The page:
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Welcome to the Encyclopedia of Science Fiction, Fourth Edition. Some sample entries appear below. Click here for the Introduction; here for the masthead; here for Acknowledgments; here for the FAQ; here for advice on citations. Find entries via the search box above (more details here) or browse the menu categories in the grey bar at the top of this page.

Site updated on 23 May 2022
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Prehistoric Women

1. US film (1950). Alliance Productions, Inc. Produced by Albert J Cohen. Directed by Gregg C Tallas. Written by Tallas, and Sam X Abarbanel. Cast includes Judy Landon, Laurette Luez, Mara Lynn, Allan Nixon and Joan Shawlee. Narrator: David Vaile. 74 minutes. Colour. / Amazon princess Tigri (Luez) and her Stone Age friends have driven all males away some time prior to the start of this Prehistoric SF film; but, being practical, they capture enough to serve the purposes of reproduction as ...

Metaltech

Videogame series (from 1994). Dynamix. / After developing the first MechWarrior game in the late 1980s (see Battletech), Dynamix lost the licence to Activision. Their response was to create their own version of the Battletech (1984) universe, featuring HERCULANs (human and AI piloted bipedal robots) in a unique Future History, and develop their own games within this Metaltech continuity. The first game, Earthsiege (1994 Dynamix, DOS), is similar to the 1989 MechWarrior, with pilots playing ...

Rossow, William B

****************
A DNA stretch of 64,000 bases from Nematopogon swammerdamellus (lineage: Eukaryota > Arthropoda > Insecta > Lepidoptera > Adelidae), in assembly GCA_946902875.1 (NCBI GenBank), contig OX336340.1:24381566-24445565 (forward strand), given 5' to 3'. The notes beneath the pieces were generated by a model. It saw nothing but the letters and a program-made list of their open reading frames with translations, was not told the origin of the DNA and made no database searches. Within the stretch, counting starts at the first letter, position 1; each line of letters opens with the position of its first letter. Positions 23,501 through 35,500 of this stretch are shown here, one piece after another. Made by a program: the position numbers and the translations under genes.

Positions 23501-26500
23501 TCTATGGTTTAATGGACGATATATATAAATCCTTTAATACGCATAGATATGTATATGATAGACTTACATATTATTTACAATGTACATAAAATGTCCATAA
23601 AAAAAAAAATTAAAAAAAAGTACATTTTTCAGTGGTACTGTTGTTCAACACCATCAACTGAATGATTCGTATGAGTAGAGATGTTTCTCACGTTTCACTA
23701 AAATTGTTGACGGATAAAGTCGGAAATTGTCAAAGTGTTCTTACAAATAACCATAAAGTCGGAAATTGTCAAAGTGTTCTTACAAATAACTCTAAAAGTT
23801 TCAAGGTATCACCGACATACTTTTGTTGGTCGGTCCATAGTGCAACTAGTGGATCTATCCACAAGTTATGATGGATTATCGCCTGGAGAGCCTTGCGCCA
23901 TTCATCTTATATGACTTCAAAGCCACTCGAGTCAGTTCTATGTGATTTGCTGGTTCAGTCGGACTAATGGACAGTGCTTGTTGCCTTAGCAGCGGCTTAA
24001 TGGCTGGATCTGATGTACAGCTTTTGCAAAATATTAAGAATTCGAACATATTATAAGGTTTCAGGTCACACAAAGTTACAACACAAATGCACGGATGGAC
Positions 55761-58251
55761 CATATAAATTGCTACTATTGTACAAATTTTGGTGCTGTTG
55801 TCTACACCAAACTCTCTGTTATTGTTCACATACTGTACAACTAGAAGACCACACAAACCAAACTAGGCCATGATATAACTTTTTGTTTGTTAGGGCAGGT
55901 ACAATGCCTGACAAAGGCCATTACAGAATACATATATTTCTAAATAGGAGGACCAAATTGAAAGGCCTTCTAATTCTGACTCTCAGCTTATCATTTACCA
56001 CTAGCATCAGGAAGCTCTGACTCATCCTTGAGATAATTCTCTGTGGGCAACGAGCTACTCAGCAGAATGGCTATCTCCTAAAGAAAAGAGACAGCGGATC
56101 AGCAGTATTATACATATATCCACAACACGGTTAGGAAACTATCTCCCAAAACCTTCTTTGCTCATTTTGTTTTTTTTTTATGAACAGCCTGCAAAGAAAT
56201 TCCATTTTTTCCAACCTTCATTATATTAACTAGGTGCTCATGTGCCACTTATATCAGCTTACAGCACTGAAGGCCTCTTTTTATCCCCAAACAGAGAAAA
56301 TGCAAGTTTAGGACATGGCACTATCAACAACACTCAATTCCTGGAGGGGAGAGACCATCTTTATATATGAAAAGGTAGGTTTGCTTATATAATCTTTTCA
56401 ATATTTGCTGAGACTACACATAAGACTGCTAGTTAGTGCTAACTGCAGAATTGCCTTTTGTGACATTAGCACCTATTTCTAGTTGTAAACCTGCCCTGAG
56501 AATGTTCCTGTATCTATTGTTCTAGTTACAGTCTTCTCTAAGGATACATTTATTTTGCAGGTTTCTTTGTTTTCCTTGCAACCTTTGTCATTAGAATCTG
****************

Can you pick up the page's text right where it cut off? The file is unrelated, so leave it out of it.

(1947-    ) US climatologist with NASA and author, with Marjorie Bradley Kellogg (whom see for details) of the Lear's Daughter sequence of sf novels, which have much to do with violent spasms of weather on an alien planet visited by inept human Scientists and less inept human planet-developers. [JC]

Hoffman, Eva

(1945-    ) Polish academic and author, in Canada from the late 1950s, and latterly in the USA (she is a citizen of both countries, but also lives in London). Hoffman is best known as a memoirist and as a historian of Jewish life and death during World War Two, her nonfiction titles including Lost in Translation: A Life in a New Language (1989), Exit Into History: A Journey Through the New Eastern Europe (1993), Stetl: The Life and Death of a Small Town and the World of ...

Airplane Boys

The Wright Brothers' first successful heavier-than-air flight at Kitty Hawk in December 1903 signalled the inevitable death of the Airship Boys subgenre of boys' adventure series before it properly began. Tales involving juvenile chums creating and/or piloting lighter-than-air craft, almost always dirigible Balloons, did not in fact come into the market until Harry Lincoln Sayler published the first of his Airship Boys sequence, The Airship Boys; or, The Quest of the Aztec Treasure (1909), ...

Langford, David

(1953-    ) UK author, critic, editor, publisher and sf fan, in the latter capacity recipient of 21 Hugo awards for fan writing – some of the best of his several hundred pieces are assembled as Let's Hear It for the Deaf Man (coll 1992 chap US; much exp vt The Silence of the Langford 1996; exp 2015 ebook) as Dave Langford, edited by Ben Yalow – plus five Best Fanzine Hugos and one Semiprozine Hugo for his self-produced news magazine, Ansible (which see). His one ...



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